People like to trash federal government workers all the time as being underworked and overpaid, undeserving of even the smallest things… like basic office supplies, clean and healthy working conditions, safe drinking water, a living wage, and many other aspects that we all take for granted in an office-based work environment. But they have no idea just how difficult some of those federal government agencies are to work in, like my former employer.
This is the basement hallway in the 60-year old building where my cubicle was located for the last six years of my career before I retired. If the image looks dark, that’s because it was; budget cuts at the time were so extreme that only two lights illuminated the entire length, from one end of the long building to the other. Many of the offices on this hallway – most of which were crammed to four times (or more) of their designed capacity with cubicles – had similar levels of illumination in them; i.e., almost nothing. Of course there were no windows.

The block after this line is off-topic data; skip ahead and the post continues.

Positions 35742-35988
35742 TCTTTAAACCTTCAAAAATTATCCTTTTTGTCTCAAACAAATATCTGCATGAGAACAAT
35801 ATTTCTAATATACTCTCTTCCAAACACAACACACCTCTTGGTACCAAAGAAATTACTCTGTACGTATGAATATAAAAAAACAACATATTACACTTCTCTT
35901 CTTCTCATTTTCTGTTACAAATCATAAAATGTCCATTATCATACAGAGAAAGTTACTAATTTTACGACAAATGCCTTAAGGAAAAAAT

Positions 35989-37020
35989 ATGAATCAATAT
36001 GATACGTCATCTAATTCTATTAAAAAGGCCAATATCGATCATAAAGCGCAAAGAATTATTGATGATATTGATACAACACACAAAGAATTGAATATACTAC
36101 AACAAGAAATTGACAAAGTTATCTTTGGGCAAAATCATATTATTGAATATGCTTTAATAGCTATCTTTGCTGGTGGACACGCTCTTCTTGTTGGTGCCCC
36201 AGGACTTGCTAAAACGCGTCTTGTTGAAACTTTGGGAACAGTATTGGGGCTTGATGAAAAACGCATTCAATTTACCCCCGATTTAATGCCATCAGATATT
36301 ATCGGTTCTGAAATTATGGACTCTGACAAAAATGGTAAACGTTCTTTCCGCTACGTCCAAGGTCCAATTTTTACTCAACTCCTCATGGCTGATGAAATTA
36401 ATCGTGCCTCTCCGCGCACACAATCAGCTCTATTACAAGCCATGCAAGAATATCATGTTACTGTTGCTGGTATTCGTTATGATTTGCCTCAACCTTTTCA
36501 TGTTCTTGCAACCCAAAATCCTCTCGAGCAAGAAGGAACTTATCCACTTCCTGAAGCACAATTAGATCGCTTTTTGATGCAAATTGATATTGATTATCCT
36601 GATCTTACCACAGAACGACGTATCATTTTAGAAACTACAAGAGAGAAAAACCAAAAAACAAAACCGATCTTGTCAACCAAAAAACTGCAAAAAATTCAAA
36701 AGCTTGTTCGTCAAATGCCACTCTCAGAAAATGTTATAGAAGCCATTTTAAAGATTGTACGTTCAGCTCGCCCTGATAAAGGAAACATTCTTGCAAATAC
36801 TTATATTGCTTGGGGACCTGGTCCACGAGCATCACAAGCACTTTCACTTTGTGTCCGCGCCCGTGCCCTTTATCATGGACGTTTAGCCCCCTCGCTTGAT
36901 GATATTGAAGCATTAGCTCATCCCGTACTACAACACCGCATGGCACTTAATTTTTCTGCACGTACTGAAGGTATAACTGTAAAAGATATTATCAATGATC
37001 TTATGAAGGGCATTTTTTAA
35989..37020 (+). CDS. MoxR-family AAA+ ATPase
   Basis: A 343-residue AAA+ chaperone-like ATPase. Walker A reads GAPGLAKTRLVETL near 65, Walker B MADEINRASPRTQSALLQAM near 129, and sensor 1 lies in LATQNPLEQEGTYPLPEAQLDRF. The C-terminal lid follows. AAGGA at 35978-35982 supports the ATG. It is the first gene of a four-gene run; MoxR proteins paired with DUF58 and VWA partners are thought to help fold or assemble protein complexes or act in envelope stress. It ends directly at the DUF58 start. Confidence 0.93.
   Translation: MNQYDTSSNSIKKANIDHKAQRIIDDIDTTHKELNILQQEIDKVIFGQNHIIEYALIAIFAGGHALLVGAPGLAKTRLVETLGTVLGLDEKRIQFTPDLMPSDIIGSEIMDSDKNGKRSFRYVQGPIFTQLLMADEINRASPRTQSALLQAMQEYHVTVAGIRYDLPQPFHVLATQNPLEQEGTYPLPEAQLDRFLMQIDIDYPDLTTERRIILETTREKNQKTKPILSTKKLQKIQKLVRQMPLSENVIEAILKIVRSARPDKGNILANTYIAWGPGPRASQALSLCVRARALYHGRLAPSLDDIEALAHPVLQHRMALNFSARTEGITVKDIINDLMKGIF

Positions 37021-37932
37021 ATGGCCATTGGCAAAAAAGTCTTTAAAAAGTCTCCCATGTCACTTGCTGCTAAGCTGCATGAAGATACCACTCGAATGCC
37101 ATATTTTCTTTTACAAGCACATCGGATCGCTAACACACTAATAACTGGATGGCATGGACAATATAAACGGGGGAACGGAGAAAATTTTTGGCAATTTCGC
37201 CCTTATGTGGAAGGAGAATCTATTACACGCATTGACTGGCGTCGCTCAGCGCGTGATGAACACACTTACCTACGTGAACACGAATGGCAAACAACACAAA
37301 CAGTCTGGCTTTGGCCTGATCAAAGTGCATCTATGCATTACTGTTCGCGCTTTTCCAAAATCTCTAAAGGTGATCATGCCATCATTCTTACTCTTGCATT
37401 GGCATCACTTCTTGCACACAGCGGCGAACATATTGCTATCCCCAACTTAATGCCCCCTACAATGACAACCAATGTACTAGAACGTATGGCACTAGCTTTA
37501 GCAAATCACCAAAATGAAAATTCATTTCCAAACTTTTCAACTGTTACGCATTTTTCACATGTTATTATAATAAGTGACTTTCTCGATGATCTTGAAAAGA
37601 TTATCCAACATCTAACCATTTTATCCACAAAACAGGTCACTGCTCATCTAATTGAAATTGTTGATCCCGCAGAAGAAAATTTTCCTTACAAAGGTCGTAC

Sound levels were so loud that they were just below the OSHA levels for required ear protection. The plumbing broke at least once or twice per year, flooding most of the hallway and offices with raw sewage, which required the replacement of everything that it touched. The drinking fountains were unusable for months at a time; sometimes because high levels of lead were discovered in them, sometimes because they were saturated with other contaminants.
We didn’t have a break room, and had no place where we could wash dishes or utensils if we brought our own lunch. Trash – even food waste – was only collected twice per week, which got rank and attracted vermin. The janitorial service was laughable.
I could go on and on. I only continued working in such bad conditions because I was so close to retirement.
Basement hallway where I worked
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